- Caribbean Pirate Dress
- 2: The skirts
- 3: Fabrics and haberdashery
- 4: The underskirt
- 5: Knife pleating the underskirt
- 6: Finishing the underskirt
- 7: The overskirt
- 8: The bodice
- 9: Cutting, basting and boning
- 10: Assembling the 'inner' bodice
- 11: Assembling the 'outer' bodice
- 12: Finishing the bodice
- 13: The sleeves
- 14: Pleating the sleeves
- 15: Making the undersleeves
- 16: Finishing tops of sleeves
- 17: Attaching sleeves to bodice
- All Pages
The bodice: pattern
The pirate dress is an adaptation of a late seventeenth century gown. In this period, women wore a single boned bodice, separate from the skirt, instead of the corset-and-dress combo of many other times.
The pattern I used was adapted from Period Costume for Stage and Screen 1500-1800 by Jean Hunnisett (page 116). It's a great pattern but it's only illustrated in one size in the book. Trust me when I say that it isn't a simple one to alter.
So instead I'm going to point you at Reconstructing History's 1670s-1690s Bodiced Gown pattern, which is very similar (and half the price of buying a book). This is the pattern I'd use if I made this dress at home for myself. It's not only a great pattern in US sizes 6-26, but it also contains a wealth of historical detail that you can take or leave as you please to produce as accurate or as Disney-ish a pirate dress as your heart desires. It's available directly from the Reconstructing History website in the US, or alternatively from Vena Cava Design if you're in Europe.
There's just one important difference between the RH pattern and the one you'll see in my photos, which I should point out. My pattern involved five pieces: the front, side front, side back and back pieces and a shoulder piece. In the Reconstructing History pattern there is no side seam, so the side front and side back are just one single side piece. This doesn't make a significant difference to the final look, but it might help when you're comparing your bodice to my photos to know that you won't have the side seam that I do.
Also, you'll notice that I dispensed with the tabs at the waist around the sides. Once again, I should remind you that I was making the gown for fun and with a mass audience in mind, so historical accuracy was not a priority. With this pattern and my instructions you'll be able to sail as close to the wind as you wish.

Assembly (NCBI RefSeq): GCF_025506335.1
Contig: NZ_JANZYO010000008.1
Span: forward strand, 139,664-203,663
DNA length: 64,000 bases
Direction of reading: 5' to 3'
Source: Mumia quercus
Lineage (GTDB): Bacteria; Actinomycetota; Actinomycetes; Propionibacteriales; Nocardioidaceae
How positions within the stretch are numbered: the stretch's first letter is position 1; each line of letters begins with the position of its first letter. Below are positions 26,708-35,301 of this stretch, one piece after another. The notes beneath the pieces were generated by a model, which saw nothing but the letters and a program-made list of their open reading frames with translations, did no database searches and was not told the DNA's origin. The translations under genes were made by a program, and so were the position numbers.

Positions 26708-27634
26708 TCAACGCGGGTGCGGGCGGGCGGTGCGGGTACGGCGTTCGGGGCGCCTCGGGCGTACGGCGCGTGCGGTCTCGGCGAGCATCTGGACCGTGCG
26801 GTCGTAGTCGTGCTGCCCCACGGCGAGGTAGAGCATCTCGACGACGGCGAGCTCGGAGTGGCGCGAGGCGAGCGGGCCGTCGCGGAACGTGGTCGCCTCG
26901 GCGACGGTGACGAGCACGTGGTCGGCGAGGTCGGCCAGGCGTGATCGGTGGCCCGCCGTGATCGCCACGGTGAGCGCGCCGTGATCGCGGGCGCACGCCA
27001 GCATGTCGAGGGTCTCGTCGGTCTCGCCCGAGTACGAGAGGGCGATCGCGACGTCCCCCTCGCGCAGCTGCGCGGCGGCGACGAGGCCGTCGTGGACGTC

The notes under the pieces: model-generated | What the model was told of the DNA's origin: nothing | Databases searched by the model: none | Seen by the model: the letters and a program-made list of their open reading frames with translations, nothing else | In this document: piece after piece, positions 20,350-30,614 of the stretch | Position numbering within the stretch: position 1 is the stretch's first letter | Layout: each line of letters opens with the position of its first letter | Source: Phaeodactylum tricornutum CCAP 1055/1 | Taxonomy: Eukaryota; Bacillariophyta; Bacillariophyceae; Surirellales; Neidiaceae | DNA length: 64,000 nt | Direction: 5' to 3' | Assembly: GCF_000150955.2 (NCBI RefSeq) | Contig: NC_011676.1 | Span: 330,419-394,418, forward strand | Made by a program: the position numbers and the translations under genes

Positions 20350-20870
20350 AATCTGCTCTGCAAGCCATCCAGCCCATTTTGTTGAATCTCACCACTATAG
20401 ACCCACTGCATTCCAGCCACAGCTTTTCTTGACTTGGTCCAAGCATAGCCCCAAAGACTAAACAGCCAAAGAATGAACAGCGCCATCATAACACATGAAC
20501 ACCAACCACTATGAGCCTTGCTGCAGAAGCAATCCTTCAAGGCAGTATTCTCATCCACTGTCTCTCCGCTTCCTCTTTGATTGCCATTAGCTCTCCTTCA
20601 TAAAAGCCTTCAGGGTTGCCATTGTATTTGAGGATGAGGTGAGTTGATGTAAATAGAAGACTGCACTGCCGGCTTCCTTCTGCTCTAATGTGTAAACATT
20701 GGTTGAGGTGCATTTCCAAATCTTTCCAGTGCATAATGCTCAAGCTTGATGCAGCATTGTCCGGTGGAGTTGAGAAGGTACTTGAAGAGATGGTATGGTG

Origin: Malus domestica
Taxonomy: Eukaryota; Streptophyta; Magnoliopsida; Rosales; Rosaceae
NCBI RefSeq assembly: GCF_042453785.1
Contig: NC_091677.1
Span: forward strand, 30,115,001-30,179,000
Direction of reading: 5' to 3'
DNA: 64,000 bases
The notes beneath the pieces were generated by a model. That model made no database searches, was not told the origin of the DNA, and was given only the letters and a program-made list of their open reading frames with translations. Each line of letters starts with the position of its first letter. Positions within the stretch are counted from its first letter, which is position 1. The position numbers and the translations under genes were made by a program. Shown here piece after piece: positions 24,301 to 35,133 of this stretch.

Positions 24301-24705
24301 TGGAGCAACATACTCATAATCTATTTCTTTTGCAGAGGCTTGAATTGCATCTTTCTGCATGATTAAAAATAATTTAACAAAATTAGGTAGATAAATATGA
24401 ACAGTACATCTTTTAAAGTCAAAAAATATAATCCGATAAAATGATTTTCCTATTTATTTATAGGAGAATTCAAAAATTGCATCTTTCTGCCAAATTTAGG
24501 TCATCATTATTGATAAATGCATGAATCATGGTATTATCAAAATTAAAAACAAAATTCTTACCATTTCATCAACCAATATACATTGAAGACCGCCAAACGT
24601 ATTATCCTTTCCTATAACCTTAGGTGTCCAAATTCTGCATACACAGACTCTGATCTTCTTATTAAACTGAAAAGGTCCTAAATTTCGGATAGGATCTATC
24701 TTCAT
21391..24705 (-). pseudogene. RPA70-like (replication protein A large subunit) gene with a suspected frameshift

Adapting the pattern to close at the front
At present your pattern is designed to close at the centre back, and we need to move that opening to the centre front to make the attractive laced centre front.
On the pattern for the front piece you'll notice that the centre front is marked. It runs helpfully along one edge! So all you need to do here is add a seam allowance (3/8" will match the rest of the pattern) and then cut two of these rather than placing the centre front edge on a fold of the fabric.
At the back, which is currently an edge, you'll need to do the opposite. Remove 3/8" - the seam allowance, which you no longer need - and place the fold of the fabric on your new centre back edge when you cut.
The Reconstructing History pattern gives detailed directions on mocking up the bodice to ensure the fit, so I won't repeat that information here except to remind you that skipping the mock-up can be an expensive mistake!
Like your average corset, the bodice is made by sandwiching boning between layers of fabric. I used four layers in all (all of which you already have if you bought the quantities detailed in part 1):
- Dupion on the outside as the "fashion fabric" - it looks convincing but it's actually polyester dupion in my version, which drapes better in the skirt than silk
- Cotton underneath it - this interlining is useful to create some padding between the bones and the fashion fabric.
- Boning in the middle
- The strength layer of coutil/drill/other strong fabric
- The lining - I recommend cotton or linen.